Training in the Off-Season
Wantto get faster while getting more out of your gym sessions this winter? Functional strength training ( fst) is a dynamic resistance program. Incorporating stability, balance, co- ordination and agility, fst can mimic the neurological and muscular demands of swimming, biking and running. Athletes need to be strong from the ground up as each muscle has a role in the kinetic chain from your feet to the top of your head. fst works that entire chain. The exercises below combine movement and resistance for a full body workout. All of the following exercises should be performed with a neutral spine and an engaged core.
This is a great glute exercise. With a resistance band around your ankles keep knees hip-width apart and locked, walk sideways for 10 steps in each direction maintaining resistance in the band. Your posture should be upright with shoulders down and back. Repeat three times.
One legged squat in four directions.
One leg squats challenge balance, proprioception, hip and glute strength. These exercises are a cornerstone for injury prevention in runners and cyclists. Balance on one leg with your arms at shoulder height pointed directly in front of you with hands together. Bend your standing leg as far as you can while maintaining balance and your knee directly over mid-foot (avoid dropping your knee towards your mid-line). While doing this, stretch your other leg behind you as though you are rolling it on a tennis ball three inches off the ground. Return to upright position as one repetition. Complete 10 on each side. For the lateral component, stretch your left leg out to the side, imagining the outstretched leg rolling on a tennis ball three inches from the ground. Be sure your bent right knee is over your foot. Do 10 repetitions on each side. Burpees Burpees are a complex exercise. While they might conjure your high school gym class more than triathlon, when broken into component movements, burpees are very specific to our sport.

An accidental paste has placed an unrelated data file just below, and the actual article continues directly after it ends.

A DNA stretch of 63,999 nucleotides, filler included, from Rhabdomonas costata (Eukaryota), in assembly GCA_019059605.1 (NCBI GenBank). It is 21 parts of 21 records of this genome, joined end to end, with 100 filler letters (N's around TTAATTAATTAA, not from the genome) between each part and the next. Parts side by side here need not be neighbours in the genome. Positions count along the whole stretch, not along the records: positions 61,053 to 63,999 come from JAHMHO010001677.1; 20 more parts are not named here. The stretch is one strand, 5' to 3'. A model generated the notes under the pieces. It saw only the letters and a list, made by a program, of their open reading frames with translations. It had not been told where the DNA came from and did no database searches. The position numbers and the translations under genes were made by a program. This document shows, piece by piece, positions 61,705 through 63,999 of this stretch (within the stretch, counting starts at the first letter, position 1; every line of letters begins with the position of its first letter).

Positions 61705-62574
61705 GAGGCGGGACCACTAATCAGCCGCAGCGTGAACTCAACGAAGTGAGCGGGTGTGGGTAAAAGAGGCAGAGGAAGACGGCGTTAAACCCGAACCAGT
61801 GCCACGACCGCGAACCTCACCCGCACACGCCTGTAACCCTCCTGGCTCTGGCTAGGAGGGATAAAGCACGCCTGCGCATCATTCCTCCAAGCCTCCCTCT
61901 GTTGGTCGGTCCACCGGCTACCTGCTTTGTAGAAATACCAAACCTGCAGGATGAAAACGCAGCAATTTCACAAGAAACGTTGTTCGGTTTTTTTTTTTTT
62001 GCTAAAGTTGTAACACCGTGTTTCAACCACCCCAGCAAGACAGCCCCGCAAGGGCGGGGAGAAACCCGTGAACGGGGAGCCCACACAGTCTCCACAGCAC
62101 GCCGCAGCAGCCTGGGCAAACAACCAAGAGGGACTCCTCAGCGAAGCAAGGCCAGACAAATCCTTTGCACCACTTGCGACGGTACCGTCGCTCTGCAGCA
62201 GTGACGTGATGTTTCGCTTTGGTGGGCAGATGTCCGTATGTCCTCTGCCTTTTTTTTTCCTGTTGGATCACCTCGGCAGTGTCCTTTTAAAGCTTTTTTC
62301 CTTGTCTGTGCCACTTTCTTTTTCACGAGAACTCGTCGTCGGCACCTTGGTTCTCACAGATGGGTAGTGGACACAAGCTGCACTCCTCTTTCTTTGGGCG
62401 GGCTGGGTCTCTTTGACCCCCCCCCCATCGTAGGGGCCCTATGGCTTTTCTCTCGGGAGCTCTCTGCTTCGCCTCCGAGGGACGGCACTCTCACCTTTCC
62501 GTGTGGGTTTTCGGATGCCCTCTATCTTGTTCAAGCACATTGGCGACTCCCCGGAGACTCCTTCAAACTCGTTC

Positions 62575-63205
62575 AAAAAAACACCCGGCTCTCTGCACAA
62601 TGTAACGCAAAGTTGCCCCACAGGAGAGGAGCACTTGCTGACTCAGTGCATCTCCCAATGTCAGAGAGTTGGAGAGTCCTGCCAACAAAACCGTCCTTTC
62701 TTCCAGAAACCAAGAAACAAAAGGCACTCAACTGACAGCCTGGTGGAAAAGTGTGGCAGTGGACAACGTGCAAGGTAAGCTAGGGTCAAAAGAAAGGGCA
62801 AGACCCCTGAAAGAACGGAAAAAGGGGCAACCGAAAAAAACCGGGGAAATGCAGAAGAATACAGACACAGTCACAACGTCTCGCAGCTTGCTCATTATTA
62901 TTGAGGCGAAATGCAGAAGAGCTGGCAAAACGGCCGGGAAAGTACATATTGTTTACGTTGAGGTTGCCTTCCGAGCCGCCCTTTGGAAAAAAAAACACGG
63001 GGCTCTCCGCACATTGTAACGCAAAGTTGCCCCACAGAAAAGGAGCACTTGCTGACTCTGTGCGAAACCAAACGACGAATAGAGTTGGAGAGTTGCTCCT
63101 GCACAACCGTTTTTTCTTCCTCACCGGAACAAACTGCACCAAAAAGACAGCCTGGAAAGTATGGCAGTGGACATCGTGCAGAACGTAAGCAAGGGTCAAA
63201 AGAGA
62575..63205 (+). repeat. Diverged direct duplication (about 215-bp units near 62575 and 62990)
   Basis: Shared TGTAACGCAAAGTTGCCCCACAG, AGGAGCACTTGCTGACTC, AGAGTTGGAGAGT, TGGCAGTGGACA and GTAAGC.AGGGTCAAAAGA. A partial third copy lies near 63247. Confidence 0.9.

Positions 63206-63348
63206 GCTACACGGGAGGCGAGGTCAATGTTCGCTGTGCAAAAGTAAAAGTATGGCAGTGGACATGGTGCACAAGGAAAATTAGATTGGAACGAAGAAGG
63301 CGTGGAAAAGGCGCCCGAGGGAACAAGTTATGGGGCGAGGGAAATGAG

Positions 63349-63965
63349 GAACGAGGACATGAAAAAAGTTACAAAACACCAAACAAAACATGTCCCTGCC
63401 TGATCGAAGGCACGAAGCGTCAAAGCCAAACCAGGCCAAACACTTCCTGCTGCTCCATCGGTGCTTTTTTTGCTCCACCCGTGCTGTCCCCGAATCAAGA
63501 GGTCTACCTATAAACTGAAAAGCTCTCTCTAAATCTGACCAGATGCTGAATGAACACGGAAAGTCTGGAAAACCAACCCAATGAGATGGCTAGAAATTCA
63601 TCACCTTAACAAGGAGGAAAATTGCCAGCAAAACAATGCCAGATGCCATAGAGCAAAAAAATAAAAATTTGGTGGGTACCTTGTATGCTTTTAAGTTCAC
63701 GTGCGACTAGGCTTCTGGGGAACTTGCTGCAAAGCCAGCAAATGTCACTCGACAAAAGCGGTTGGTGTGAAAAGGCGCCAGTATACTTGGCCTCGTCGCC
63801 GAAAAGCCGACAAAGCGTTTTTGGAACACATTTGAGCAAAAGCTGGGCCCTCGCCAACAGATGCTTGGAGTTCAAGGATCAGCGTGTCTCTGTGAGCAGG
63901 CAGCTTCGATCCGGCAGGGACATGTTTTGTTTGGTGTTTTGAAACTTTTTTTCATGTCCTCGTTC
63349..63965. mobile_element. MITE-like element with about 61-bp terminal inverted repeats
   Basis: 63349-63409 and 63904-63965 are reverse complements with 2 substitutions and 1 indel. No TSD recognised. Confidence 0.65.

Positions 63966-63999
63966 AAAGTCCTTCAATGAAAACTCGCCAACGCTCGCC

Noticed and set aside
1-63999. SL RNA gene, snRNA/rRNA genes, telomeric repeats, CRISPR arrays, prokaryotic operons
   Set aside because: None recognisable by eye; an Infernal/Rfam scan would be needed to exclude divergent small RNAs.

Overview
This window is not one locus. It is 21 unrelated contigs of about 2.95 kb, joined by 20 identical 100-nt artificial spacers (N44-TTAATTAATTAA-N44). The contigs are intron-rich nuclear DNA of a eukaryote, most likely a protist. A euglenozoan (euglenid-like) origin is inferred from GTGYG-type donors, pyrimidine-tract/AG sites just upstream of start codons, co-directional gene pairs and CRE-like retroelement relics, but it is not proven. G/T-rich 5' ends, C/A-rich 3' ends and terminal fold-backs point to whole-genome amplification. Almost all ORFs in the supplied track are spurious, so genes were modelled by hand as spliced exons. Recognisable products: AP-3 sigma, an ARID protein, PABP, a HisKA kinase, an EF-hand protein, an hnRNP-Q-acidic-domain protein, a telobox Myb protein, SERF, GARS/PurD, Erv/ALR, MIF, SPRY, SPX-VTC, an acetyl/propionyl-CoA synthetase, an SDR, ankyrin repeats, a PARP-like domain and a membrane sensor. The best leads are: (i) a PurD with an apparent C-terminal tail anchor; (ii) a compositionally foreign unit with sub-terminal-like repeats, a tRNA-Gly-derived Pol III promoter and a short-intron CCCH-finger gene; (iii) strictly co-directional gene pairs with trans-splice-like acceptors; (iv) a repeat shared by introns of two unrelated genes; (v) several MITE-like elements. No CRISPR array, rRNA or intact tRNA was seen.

Start with a vertical jump from the ground. As you land, quadriceps and glute propulsion mimics force on the pedals. As you drop to plank position, you develop specific strength for holding an aero position on the bike. The push up builds core and shoulder strength useful in all sports. While jumping knees back to standing, you engage the hip flexor – essential to powering your run stride and pedal stroke.
Bonus benefit: Many athletes take a break from higher intensity run and cycling training during the off- season. With this one exercise, you keep in touch with that part of your fitness without requiring hours on the trainer or the roads. Kettlebells add variety and encourage stability in more dynamic ways than the standard dumbbell.
Hold the kettle bell with a straight arm directly overhead. Keep your core tight and engaged, walk for one minute with the kettlebell overhead. Then switch arms.
Hold the kettlebell with a straight arm about six inches away from the hips. Walk for one minute each side.
Hold the kettlebell with both hands and rotate the weight around your head as you walk for one minute. Keep your back straight and core engaged.
Hold the kettlebell with both hands and walk while pushing the kettlebell away from your sternum and then pulling it back towards the body. Walk for one minute while performing the exercise.